Not all ballscrew makers spec products the same way.
George A. Jaffe
Executive Vice President
Steinmeyer Inc.
Bedford, Mass.
Alexander F. Beck
President
Steinmeyer GmbH
Germany

Stiffness or rigidity is a key factor in evaluating ballscrew drives for specific needs. Rigidity, in this context, describes a ball screw's elastic deformation under load and directly affects the precision of an axis drive, especially in machine tools. Unfortunately, not all screw manufacturers quantify rigidity based on DIN/ISO standards, which can cause confusion.
Japanese manufacturers, for example, often use a theoretical "Kvalue" to describe stiffness, from which 20% is typically subtracted to get an actual value. Still other ballscrew makers don't specify which value is being used at all, and the numbers given may well be theoretical and therefore useless for purposes of application engineering.
In contrast, R_{nu, ar}represents the most realistic stiffness value because it is verified by actual measurements. Regardless of the definition used, certain design parameters — in particular, preload — control ballscrew rigidity. Rigidity scales with preload, though higher preloads raise friction (linearly), heat generation, and equivalent load, shortening service life. Catalog rigidity specs should give the corresponding preload value. Use the following formula to calculate rigidity at a different preload: (Note: Nomenclature and term definitions are at the end of this article.)
For example, ballnut rigidity at 5% preload is about 20% less than at 10% preload. And a nonpreloaded nut has about half the stiffness of the same nut in a preloaded condition. Other factors as well control rigidity, including ball count and diameter, threadprofile geometry, and nut type.
The use of more balls boosts rigidity but also increases nut length and cost. Smaller diameter balls as well increase rigidity but lower load capacity. More balls are then needed to maintain capacity, which also increases nut length and cost. Manufacturers can change what is called track conformity to raise rigidity. But they are often reluctant to do so because such changes also boost friction, heat generation, and wear. As a rule, double nuts (twopoint contact) are more rigid than single nuts (fourpoint contact) with the same number of loadcarrying balls. However, a single nut with one additional ball circle typically has higher rigidity and equivalent calculated life than a double nut, yet occupies a smaller envelope and costs less.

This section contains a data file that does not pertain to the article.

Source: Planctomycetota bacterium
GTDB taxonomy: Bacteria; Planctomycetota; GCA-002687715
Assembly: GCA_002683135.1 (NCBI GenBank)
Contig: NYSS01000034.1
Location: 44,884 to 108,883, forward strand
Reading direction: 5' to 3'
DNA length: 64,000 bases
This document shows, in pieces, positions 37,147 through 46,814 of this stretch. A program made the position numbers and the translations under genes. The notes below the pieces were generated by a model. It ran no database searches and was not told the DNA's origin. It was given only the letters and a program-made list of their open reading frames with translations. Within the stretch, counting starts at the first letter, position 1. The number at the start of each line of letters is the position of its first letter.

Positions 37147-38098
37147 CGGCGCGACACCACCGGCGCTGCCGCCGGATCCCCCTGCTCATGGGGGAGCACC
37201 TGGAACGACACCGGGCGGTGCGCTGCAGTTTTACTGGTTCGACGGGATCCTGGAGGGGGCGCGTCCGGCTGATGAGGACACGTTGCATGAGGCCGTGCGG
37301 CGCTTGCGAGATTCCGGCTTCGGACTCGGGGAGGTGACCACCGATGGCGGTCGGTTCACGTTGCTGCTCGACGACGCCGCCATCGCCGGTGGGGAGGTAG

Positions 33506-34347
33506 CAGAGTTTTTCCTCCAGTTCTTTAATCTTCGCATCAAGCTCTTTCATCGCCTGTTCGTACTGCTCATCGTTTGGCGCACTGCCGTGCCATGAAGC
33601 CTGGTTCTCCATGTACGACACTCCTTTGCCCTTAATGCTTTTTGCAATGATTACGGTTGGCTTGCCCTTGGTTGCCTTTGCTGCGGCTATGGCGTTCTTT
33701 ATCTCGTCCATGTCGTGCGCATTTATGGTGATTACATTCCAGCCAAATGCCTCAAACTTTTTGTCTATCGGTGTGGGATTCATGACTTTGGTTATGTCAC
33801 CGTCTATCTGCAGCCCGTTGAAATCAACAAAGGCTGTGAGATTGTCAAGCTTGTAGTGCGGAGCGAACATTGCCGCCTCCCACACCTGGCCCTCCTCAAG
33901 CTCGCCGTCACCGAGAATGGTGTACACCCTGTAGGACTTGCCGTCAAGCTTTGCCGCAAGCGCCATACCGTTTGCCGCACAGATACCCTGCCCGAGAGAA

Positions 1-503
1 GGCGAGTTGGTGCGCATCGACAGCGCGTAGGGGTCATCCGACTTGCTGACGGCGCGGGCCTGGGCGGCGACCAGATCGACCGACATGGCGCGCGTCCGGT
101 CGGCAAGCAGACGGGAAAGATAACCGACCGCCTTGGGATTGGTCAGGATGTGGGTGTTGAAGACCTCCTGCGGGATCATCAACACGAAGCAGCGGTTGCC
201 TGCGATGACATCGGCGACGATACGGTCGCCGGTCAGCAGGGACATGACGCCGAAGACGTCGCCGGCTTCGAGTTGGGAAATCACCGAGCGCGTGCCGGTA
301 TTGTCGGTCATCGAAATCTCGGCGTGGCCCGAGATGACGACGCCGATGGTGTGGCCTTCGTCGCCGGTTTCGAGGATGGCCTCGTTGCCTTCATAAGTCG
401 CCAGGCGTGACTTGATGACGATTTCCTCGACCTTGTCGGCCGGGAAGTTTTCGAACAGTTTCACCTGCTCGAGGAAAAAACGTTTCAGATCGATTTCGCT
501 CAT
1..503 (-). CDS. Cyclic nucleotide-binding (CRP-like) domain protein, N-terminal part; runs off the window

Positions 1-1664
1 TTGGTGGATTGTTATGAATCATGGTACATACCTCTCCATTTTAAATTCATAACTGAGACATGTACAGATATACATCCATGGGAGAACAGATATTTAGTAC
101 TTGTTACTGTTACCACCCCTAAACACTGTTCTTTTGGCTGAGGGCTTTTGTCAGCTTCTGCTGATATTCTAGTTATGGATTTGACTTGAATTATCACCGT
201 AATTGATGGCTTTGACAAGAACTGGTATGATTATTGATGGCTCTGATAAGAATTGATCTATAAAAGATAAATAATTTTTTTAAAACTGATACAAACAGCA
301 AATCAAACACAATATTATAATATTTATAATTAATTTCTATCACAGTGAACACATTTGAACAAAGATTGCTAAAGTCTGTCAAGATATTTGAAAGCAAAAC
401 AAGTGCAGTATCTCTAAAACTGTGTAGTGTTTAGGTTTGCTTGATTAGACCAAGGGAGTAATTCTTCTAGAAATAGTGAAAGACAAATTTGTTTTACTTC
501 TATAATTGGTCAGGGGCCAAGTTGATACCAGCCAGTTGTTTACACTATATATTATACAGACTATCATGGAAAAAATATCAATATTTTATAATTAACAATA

Overall system stiffness considers not only nut stiffness but also that of the ballscrew shaft and support bearing:
Shaft stiffness keys to Young's modulus of the material, shaft cross section and length, and of course to the support arrangement. When using the fixedfree support method, shaft stiffness is given by:
A fixedfixed support gives substantially higher shaft stiffness:
Note that the equation for R_{s1}considers screw arrangements where the shaft is completely unsupported on one end and also where only a single bearing is used on the rear of the shaft. In other words, R_{s2}is only for those configurations with duplex bearings on both shaft ends.
A realworld example
Now, look at how the choice of nut and supportbearing arrangement can change rigidity. Suppose that a ball screw system with a total stiffness = 97 N/mm needs to increase by at least 50%. Why not just raise nut stiffness? As it turns out, that will have little effect. For example, consider the switch from a 2 X 3 double nut with 490 N/mm rigidity to a 2 X 5 double nut with 750 N/mm rigidity.
Running the numbers with the same shaft stiffness gives a 104 N/mm rigidity, a negligible improvement. Why? Because of the equation's inverse nature, the shaft (weakest link) governs total stiffness. However, switching to a fixedfixed bearing arrangement more than doubles system stiffness with the same nut.
ORIGINAL CONFIGURATION
Ball screw:
32 X 10 mm 2 X 3 double nut
Accuracy class T3
R_{nu,ar}= 490 N/mm
Fixedsupported bearing with an axial stiffness = 2,300 N/mm
A = 605 mm ^{2}
l_{s}= 1,000 mm
R_{s1}= 127 N/mm
R_{t}= 97 N/mm
UPDATED CONFIGURATION
Fixedfixed arrangement with same bearing
R_{s2}= 508 N/mm
R_{t}= 225 N/mm
NOMENCLATURE AND DEFINITIONS
F_{pr}= Preload force, N
R_{s}= Shaft axial stiffness, N/mm
R_{b}= Support bearing axial stiffness, N/mm
R_{nu,ar}= Nut stiffness (N/mm) and includes a reduction for machining tolerances. This value is most meaningful for calculating stiffness of a drive system and is verified by actual measurements.
R_{b/t }= Stiffness of a ball contact zone (N/mm) including all deformations incorporated in the balls and ball race. It is not particularly useful for realworld applications, but often the only number given by some manufacturers. It is typically a large value and therefore may appear advantageous.
R_{nu}= Nut stiffness (N/mm), including deformations described under R_{b/t}, plus nut deformation. This number is also not particularly useful because it is theoretical.
A = Shaft crosssectional area, mm ^{2 }
E = Young's modulus (about 2.1 X 10 ^{5 }N/mm ^{2 })
l_{s} = Maximum distance from thrust bearing to nut, mm
l_{s2} = Distance between nut and bearings when nut centered